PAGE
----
Last month Steven He, the owner of a cafe in Sydney, Australia reportedly told an applicant for a vacant barista position, an Afro-Brasilian man and Australian citizen named Nilson Dos Stantos, that he couldn’t hire him for the job because “My customers are white. I don’t think they’d like to have their coffee made by black people”
Nilson, at first caught off guard by Steven’s response said he turned to the cafe’s patrons and told them what happened. The customers then decided they were no longer going to frequent the establish and less than a month later it has been reported that Mr. He’s cafe has closed its doors for business. Hurray! After the terrible news we hear all the time it’s good to finally get a win for equality and justice right?
I say not so fast. While Steven He’s responses to Nilson’s “blackness” certaintly were discriminatory, I found it to be a really honest and accurate picture of Australian hiring practices. As an transplant into Australia from the United States, my experience is that with rare exception do I even get served so much as a burger from people of colour. This rings even more true when I think about coffee bar barista’s where the face is commonly a young White or Asian young woman in her late teens to early twenty’s. This is the white face of Australian coffee shops in case no one was paying attention but for many of those who missed it here’s why you did:
At that moment the customers were faced with a crisis. Stay and drink their coffee after Nilson’s revelation or leave in protest. To stay in the bar is equivalent to making a public announcement that you’re “ok with inequality” which in most cases when asked that question most would state “No”. To stay would be poor ethics, it just isn’t the right thing to do is in these “post-racial” times.
The other choice is much more virtuous and it also displays behaviour that the country believes about itself with the added benefit of it being nothing more than a brief respite from that morning edition of the ‘Courier Mail’ before moving on to another coffee shop that has the exact representation and aesthetic that Steven He was saying that his white customers preferred.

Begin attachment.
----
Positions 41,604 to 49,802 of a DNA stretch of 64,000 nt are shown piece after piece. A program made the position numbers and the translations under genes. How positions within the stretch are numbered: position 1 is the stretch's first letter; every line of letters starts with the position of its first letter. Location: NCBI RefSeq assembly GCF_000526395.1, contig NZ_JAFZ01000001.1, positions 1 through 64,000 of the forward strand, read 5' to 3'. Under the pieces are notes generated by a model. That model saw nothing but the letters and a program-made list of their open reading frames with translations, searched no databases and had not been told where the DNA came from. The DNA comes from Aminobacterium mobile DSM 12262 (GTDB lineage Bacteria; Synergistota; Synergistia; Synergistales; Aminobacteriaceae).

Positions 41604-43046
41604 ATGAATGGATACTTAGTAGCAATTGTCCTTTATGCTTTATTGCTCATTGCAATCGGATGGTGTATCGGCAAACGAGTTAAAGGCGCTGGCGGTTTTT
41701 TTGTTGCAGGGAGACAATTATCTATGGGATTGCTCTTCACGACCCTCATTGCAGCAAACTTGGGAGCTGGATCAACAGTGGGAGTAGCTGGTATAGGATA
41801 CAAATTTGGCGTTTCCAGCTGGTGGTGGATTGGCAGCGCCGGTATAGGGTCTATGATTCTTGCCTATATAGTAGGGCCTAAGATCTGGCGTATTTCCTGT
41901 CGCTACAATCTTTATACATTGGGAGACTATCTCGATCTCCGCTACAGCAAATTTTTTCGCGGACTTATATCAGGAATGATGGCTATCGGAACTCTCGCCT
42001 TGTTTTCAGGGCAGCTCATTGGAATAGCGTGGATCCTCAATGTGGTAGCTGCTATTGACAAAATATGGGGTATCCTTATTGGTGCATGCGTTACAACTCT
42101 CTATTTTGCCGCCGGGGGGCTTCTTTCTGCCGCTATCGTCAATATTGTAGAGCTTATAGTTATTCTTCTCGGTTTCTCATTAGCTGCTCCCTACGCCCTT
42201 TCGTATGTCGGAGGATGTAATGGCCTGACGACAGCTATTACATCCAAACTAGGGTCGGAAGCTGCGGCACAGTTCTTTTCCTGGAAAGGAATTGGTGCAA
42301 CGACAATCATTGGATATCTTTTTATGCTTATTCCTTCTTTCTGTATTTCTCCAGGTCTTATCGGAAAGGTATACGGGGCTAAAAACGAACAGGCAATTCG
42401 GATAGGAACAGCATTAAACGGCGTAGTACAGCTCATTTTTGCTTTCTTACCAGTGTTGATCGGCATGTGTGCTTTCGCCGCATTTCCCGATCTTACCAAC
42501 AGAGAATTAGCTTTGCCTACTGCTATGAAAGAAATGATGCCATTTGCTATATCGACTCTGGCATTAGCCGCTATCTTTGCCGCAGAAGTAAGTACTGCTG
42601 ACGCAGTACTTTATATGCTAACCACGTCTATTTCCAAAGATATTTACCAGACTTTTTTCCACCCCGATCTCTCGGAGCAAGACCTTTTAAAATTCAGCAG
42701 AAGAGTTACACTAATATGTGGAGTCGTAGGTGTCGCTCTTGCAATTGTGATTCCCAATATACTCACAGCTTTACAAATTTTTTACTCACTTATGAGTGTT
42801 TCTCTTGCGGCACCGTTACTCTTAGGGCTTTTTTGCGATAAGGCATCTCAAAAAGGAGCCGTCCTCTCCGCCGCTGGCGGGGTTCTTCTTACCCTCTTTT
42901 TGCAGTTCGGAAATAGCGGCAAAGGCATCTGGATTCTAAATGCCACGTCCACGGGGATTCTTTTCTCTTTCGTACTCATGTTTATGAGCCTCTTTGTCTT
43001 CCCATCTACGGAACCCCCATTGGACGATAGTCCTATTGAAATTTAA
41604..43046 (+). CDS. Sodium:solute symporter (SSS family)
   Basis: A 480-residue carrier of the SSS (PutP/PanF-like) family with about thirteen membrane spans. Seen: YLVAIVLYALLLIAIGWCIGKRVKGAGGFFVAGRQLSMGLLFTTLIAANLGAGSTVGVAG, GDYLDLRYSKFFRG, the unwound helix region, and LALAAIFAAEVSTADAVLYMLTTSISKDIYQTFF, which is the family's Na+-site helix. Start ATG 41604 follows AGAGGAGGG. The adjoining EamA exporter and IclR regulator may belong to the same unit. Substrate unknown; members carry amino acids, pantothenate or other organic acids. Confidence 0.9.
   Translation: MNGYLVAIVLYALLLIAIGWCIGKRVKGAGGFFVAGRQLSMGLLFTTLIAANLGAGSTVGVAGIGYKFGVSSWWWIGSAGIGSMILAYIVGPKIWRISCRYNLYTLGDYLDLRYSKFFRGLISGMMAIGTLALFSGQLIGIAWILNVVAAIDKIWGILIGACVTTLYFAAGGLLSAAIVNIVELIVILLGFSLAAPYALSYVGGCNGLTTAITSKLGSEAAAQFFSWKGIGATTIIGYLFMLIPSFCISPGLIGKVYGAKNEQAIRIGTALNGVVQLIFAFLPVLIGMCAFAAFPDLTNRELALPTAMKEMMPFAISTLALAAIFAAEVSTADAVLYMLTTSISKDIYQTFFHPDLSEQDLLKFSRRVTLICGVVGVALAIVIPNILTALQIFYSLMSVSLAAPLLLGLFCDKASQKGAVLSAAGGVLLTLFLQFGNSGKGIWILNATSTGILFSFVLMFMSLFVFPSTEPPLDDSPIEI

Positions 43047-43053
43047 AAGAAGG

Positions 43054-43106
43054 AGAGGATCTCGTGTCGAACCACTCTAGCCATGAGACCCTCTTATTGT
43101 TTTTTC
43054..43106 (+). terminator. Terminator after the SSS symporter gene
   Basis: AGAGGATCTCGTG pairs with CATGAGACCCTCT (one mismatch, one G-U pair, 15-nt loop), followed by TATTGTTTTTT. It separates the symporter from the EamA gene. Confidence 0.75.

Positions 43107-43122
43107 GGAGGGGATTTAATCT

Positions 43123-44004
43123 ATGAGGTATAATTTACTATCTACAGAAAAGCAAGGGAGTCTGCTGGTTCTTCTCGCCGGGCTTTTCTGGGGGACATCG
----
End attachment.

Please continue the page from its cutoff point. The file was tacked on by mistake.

The overwhelming white dominance of the Australian marketplace, who is represented to sell the product or to be the face of that product is but part and parcel of white supremacist, capitalist society which also aligns with a cultural racism whose gaze is purely Euro-Centric.
According to author Philomena Essed from her book “Understanding Every Racism”,“In this dimension, blacks and non black people of color in this case, experience and perceive the underlying message that society is culturally tuned to the interests and needs of the white (middle class) group. This is the ideal and practice whereby interests and perspectives of the white group are used, become normalised and are an enduring and inescapable feature of the experiences of blacks”.
This results in normalisation or “white normativity” and in practice, the dominance and application of white norms are marginalizing and repressive elements and inhibits non-whites and in particular those codified as “black” to encounter difficulties, like being able to secure a job. This is the normalised function of Australian society, ingrained in its hiring practices although much more subtly so.